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Supreme Court, Appellate Division, Third Department, New York.

Frank R. GAGLIO, Appellant, v. Kathleen MOLNAR-GAGLIO, Respondent.

Decided: December 26, 2002

Before:  CARDONA, P.J., PETERS, SPAIN, MUGGLIN and LAHTINEN, JJ. Steiman & Sammarco, Hyde Park (Mickey A. Steiman of counsel), for appellant. Kevin J. Shortall, Goshen, for respondent.

Appeal from a judgment of the Supreme Court (La Buda, J.) ordering, inter alia, equitable distribution of the parties' marital property, entered February 7, 2001 in Sullivan County, upon a decision of the court.

This action for divorce was commenced on August 16, 1995.   By the time the nonjury trial began on July 22, 1999, most issues, including the custody of the parties' daughter (born in 1988), were settled.   Accordingly, the trial solely addressed issues concerning child support, maintenance and the equitable distribution of the parties' assets.

As here relevant, the testimony revealed that the parties were married on June 21, 1986 and that prior to their meeting in 1979, plaintiff had started a business as an antique dealer.   At the time they met, his inventory and personal collection were insignificant.   Shortly thereafter, defendant moved into plaintiff's residence, a home in the Village of Wurtsboro, Sullivan County, owned by his parents to whom he paid rent, and she began to assist plaintiff in that business by traveling to various antique shows where they would display and purchase items for sale.   After the parties' marriage in June 1986, plaintiff's parents gifted their interest in the Wurtsboro home to both parties.   On December 23, 1987, plaintiff and defendant formed Gaglio and Molnar, Inc., with the parties as the corporation's sole shareholders.   Although defendant did not receive a salary, she had full access to all corporate banking and checking accounts.

In 1988 and during the time that the parties' child was young, defendant continued to accompany plaintiff to various antique shows until it was necessary to remain home as the primary caretaker of their child.   When marital difficulties arose in late 1994 or early 1995, plaintiff left the marital residence except for a brief unsuccessful attempt at reconciliation.   On February 15, 1994, plaintiff began a new business endeavor named Barnstar Productions, ultimately incorporated on May 3, 1996.   At or around such time, plaintiff formed another corporation, Frank Gaglio, Inc. At the time of these proceedings, the assets of Gaglio and Molnar had been depleted by various withdrawals made by the parties.

Relying upon the testimony of experts concerning valuation, Supreme Court determined that Gaglio and Molnar should be valued at $275,000, a marital asset to which each party was entitled to a one-half credit, that all assets of such business acquired prior to the marriage were subject to a constructive trust to which each party was entitled to one-half credit, and that with a failure to demonstrate that the property located within the marital residence was separate, a forced sale was to occur with proceeds divided evenly.   Additionally, the court valued the net worth of the marital residence at $53,000, ruling that each party was entitled to one-half credit, and that the funds held in escrow by plaintiff's attorney, consisting of, inter alia, proceeds from the sales of antique inventory, must be distributed evenly.

Crediting defendant with a set amount, Supreme Court thereafter determined that certain of her equity growth, tax exempt, money market and checking accounts were separate property stemming either from previously divided sale proceeds or her generation of income since the commencement of the proceedings.   It further found plaintiff's annual income to be $75,000 and therefore ordered a child support payment in the amount of $900 per month with a retroactive credit.   Plaintiff was also required to pay accrued arrearages in child support, along with reimbursement for half of their daughter's unreimbursed medical bills and moneys related to her extracurricular activities.   Finally, the court granted defendant's application for spousal maintenance in the amount of $850 per month for six years, with a retroactive credit and an order to pay arrearages at the rate of $212.50 per month.   A judgment of divorce was issued on July 30, 2000 which referenced, but did not explicitly incorporate, the findings of fact.   Plaintiff appeals.1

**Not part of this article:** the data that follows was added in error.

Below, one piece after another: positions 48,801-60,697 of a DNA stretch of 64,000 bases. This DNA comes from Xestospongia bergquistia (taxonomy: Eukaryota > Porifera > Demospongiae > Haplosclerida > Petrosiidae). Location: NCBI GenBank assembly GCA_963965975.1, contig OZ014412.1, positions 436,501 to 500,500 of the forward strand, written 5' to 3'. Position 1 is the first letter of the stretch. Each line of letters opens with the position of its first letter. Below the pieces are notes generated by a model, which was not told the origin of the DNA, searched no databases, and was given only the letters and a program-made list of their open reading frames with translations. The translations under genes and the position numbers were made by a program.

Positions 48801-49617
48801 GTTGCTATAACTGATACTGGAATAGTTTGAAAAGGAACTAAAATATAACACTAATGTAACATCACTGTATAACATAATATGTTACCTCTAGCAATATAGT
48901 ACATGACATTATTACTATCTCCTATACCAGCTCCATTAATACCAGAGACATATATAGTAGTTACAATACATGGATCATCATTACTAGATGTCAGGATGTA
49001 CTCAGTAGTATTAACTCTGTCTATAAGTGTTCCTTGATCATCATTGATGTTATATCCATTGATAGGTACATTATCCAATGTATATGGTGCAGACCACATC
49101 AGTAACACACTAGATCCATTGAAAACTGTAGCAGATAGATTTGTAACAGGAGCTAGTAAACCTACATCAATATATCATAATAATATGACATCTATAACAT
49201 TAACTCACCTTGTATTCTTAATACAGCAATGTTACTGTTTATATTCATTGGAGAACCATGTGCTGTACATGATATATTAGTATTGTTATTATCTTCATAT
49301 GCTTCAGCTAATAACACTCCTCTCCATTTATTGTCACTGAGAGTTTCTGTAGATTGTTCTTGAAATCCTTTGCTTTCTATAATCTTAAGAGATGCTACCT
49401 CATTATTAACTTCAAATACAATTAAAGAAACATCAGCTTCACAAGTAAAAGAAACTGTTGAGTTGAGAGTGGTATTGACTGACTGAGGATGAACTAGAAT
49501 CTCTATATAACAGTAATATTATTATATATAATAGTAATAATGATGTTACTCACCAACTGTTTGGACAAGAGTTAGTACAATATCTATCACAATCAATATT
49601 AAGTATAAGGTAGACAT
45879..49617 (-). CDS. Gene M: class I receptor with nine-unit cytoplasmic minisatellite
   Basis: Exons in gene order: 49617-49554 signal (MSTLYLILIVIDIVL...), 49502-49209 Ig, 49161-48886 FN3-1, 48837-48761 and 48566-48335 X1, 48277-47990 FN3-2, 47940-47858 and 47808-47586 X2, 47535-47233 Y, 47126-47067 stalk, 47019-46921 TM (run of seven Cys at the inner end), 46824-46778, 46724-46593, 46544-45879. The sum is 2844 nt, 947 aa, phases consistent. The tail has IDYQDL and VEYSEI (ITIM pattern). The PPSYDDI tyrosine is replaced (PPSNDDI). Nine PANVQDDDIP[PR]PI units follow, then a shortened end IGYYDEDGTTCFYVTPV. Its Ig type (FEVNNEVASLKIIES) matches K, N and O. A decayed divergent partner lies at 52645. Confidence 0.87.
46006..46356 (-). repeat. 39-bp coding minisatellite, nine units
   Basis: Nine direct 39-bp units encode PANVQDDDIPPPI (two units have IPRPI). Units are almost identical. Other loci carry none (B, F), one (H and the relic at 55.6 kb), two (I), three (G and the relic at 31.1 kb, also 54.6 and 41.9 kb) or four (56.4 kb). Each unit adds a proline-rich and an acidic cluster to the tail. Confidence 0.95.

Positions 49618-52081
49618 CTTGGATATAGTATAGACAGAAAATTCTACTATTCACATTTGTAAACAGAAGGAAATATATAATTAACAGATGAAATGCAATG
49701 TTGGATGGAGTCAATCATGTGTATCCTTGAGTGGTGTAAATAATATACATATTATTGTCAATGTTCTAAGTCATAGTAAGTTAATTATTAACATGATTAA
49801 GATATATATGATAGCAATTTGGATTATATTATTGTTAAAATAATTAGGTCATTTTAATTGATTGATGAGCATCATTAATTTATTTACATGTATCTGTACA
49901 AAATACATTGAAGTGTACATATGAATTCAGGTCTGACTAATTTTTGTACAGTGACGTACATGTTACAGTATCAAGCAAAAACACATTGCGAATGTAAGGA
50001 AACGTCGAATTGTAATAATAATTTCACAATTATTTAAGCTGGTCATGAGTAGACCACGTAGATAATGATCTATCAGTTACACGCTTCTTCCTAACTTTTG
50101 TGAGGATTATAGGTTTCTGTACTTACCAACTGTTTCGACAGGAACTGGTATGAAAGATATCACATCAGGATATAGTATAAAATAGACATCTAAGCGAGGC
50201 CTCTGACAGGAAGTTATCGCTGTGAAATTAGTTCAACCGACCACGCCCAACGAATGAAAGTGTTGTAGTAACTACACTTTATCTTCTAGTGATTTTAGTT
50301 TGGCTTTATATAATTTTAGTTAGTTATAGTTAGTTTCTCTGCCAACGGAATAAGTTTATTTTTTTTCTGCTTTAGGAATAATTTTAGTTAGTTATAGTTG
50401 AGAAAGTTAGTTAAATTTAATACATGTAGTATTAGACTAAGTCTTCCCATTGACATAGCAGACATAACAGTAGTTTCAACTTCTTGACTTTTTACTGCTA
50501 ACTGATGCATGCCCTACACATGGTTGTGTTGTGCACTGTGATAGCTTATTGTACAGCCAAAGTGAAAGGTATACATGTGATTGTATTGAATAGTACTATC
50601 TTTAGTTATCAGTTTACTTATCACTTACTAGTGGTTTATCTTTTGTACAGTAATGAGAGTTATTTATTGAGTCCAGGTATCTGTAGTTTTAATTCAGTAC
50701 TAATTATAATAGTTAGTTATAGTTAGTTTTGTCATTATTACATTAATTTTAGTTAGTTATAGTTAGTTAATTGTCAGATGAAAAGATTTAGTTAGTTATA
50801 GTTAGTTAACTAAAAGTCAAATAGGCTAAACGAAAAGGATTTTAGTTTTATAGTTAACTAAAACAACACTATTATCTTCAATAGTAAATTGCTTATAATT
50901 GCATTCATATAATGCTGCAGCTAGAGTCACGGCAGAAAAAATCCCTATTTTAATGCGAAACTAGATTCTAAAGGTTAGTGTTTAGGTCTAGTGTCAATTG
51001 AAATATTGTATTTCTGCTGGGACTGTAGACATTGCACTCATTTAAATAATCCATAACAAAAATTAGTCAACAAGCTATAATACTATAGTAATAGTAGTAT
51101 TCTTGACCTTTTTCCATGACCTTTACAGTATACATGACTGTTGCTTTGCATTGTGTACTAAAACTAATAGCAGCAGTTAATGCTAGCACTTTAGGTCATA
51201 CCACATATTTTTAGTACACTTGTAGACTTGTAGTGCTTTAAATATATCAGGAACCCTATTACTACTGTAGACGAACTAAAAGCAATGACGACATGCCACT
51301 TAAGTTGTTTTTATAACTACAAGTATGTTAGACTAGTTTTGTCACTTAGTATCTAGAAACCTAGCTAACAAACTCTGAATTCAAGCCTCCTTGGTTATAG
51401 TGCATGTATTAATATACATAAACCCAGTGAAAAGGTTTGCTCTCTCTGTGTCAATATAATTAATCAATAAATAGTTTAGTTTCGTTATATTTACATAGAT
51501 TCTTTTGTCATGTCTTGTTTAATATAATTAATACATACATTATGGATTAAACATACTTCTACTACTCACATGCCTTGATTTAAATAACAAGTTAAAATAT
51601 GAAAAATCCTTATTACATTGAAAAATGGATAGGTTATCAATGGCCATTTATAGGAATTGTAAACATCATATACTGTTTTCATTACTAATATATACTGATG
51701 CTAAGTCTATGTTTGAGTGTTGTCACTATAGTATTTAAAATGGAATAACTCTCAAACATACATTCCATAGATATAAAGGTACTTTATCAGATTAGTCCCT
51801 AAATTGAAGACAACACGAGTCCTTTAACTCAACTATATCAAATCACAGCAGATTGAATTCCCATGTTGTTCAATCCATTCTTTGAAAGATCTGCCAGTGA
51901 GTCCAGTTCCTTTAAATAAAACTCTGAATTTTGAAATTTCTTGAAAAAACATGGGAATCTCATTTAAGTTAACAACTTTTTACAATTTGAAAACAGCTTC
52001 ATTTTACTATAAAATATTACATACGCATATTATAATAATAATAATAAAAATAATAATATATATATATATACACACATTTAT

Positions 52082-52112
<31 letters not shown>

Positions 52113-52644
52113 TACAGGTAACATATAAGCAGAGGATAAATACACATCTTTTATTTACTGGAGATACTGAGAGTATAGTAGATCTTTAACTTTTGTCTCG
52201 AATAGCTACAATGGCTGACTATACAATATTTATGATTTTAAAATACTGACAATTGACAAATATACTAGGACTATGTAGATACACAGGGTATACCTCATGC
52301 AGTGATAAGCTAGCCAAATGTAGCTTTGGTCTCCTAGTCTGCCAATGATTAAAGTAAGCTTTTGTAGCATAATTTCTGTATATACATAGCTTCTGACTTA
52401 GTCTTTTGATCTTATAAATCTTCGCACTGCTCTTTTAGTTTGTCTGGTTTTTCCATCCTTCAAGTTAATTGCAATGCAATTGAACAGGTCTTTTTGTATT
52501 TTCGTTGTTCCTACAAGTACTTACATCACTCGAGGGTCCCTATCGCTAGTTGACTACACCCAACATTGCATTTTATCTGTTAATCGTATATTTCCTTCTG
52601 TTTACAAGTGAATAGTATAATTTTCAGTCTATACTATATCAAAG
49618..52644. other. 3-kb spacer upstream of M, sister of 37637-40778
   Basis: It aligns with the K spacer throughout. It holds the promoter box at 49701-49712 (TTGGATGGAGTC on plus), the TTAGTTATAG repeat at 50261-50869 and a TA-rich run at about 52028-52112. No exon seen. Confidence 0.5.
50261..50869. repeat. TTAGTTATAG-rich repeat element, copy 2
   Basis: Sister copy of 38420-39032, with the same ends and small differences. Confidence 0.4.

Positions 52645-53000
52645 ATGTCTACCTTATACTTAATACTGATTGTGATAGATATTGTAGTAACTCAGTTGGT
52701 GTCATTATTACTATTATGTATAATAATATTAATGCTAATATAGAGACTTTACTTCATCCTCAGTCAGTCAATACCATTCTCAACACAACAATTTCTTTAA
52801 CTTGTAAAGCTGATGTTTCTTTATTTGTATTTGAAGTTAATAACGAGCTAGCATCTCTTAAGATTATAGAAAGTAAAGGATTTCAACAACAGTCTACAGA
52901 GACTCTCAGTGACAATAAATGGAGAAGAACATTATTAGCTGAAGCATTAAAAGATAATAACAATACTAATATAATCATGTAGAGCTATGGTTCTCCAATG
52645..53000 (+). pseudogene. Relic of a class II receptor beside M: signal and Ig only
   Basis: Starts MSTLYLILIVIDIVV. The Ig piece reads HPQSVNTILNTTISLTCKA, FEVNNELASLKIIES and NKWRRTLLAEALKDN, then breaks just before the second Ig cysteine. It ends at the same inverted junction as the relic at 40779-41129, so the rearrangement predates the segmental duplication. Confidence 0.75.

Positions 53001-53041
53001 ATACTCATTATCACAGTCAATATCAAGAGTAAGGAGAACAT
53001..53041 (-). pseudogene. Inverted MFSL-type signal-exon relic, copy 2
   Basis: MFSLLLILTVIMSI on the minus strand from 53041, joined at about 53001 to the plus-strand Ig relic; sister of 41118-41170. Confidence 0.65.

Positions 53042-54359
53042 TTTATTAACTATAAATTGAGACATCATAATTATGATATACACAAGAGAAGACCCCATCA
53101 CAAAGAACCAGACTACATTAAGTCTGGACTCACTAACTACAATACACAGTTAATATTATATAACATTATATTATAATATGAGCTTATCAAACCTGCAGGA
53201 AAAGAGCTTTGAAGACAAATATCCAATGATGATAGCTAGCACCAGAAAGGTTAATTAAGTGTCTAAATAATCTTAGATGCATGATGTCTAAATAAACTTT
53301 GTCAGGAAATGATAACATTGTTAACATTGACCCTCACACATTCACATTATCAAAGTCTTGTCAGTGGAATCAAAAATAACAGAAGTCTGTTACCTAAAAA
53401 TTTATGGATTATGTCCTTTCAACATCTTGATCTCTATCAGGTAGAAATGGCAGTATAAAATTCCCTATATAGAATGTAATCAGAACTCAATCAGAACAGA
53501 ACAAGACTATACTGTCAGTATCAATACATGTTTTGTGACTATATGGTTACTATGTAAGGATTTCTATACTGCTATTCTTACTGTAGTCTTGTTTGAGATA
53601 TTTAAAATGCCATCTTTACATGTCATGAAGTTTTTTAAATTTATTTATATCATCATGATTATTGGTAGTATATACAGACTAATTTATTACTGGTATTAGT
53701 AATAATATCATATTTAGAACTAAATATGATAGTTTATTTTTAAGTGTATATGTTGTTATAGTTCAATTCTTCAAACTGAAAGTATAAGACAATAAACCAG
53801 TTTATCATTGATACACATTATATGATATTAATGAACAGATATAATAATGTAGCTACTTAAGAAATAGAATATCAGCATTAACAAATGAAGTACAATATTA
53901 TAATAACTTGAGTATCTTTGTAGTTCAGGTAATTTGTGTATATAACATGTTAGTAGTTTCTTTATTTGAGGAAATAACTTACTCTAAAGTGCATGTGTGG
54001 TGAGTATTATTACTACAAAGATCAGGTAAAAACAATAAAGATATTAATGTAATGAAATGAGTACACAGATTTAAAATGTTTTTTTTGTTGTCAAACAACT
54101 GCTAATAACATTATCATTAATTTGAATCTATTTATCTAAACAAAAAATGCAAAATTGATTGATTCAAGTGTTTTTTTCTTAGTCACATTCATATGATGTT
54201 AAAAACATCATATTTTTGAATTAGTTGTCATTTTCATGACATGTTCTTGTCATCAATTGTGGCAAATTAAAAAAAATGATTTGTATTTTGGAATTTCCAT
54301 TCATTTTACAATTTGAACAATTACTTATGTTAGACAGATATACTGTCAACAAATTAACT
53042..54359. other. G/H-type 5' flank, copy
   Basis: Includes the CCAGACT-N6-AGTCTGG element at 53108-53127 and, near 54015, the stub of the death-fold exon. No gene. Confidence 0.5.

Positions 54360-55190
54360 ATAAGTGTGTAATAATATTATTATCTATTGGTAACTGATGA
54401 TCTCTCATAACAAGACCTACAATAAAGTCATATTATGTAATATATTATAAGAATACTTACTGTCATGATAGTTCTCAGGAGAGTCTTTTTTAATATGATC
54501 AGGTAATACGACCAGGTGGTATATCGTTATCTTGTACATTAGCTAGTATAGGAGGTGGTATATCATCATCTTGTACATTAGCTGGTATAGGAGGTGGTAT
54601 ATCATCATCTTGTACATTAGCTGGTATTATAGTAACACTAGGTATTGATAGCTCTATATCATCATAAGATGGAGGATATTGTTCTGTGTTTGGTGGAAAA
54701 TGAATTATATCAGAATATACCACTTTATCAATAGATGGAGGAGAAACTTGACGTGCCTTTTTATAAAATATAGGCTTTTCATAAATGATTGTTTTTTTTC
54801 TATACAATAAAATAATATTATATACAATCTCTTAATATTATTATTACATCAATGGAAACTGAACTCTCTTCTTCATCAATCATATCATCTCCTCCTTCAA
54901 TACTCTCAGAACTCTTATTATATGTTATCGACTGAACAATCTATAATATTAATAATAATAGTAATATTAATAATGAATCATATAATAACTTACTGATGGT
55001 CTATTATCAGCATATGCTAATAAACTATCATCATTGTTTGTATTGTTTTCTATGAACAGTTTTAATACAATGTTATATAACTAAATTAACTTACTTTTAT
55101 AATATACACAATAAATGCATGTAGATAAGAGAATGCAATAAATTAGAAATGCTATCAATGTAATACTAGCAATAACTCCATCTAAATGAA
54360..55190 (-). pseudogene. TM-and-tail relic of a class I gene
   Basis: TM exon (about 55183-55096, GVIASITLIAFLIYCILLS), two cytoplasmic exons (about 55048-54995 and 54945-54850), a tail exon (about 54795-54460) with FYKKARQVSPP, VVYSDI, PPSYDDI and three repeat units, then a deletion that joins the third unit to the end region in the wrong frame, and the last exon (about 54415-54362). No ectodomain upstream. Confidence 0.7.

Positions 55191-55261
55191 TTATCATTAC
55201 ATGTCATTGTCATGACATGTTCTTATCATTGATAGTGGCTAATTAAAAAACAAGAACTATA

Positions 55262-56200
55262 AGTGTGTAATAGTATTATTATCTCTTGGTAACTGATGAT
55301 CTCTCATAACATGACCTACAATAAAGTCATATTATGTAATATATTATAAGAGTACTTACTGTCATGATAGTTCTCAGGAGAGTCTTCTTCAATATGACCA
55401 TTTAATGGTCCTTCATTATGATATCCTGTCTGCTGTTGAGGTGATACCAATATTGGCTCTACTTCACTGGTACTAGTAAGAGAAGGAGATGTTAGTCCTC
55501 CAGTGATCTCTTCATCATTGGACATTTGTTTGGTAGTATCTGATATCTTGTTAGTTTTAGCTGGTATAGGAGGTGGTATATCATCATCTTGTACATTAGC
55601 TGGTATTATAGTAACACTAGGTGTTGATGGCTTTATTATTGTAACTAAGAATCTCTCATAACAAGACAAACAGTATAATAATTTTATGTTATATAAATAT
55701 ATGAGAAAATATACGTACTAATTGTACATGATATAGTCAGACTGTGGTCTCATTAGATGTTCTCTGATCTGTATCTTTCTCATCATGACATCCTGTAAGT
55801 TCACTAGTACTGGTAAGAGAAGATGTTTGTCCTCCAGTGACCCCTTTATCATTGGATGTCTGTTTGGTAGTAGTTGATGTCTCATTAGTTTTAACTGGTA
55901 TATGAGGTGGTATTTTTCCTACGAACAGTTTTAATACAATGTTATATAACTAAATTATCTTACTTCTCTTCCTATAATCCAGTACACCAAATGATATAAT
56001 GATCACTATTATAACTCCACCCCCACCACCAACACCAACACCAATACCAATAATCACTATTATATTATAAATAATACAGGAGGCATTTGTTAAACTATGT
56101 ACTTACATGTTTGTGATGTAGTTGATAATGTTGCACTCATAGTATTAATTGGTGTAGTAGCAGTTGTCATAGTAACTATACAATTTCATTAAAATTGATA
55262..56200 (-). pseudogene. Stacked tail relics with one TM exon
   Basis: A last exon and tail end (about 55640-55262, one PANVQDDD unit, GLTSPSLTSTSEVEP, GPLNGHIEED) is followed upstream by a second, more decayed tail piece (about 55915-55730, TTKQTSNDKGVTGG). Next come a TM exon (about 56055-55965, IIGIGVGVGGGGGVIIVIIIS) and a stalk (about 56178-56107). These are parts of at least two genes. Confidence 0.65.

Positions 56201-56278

Addressing the valuation of plaintiff's various business interests in the amount of $275,000, testimony by Richard Stone, a certified public accountant qualified as an expert in conducting business appraisals for litigation, explained that his analysis was based upon the financial data and other information made available by plaintiff's counsel and accountant.   He tempered his opinion by noting that despite repeated requests, numerous documents, particularly as backup for certain claimed expenditures, were not provided.   As a result, he was unable to resolve numerous inconsistencies and what appeared to be substantial underreporting of cash flow available to plaintiff.   Cumulatively, this affected his choice of methodology to evaluate the businesses.

Considering the most appropriate method to be the discretionary cash flow analysis, Stone testified that he could not appraise each business entity individually, but had to look at the total revenues generated by all of them together.   Using the multitude of revenue approach, Stone reviewed business interests based upon reports of revenue during different time frames.   Beginning in the mid 1980s, plaintiff reported revenues of approximately $300,000 per year, whereas in the early 1990s, plaintiff reported revenues exceeding $400,000 per year with a peak, in 1993, of $497,672.   While the numbers apparently dropped in 1994 through 1996, revenues were in excess of $350,000 in 1997.   Accordingly, Stone valued plaintiff's business interests as falling between $350,000 and $400,000.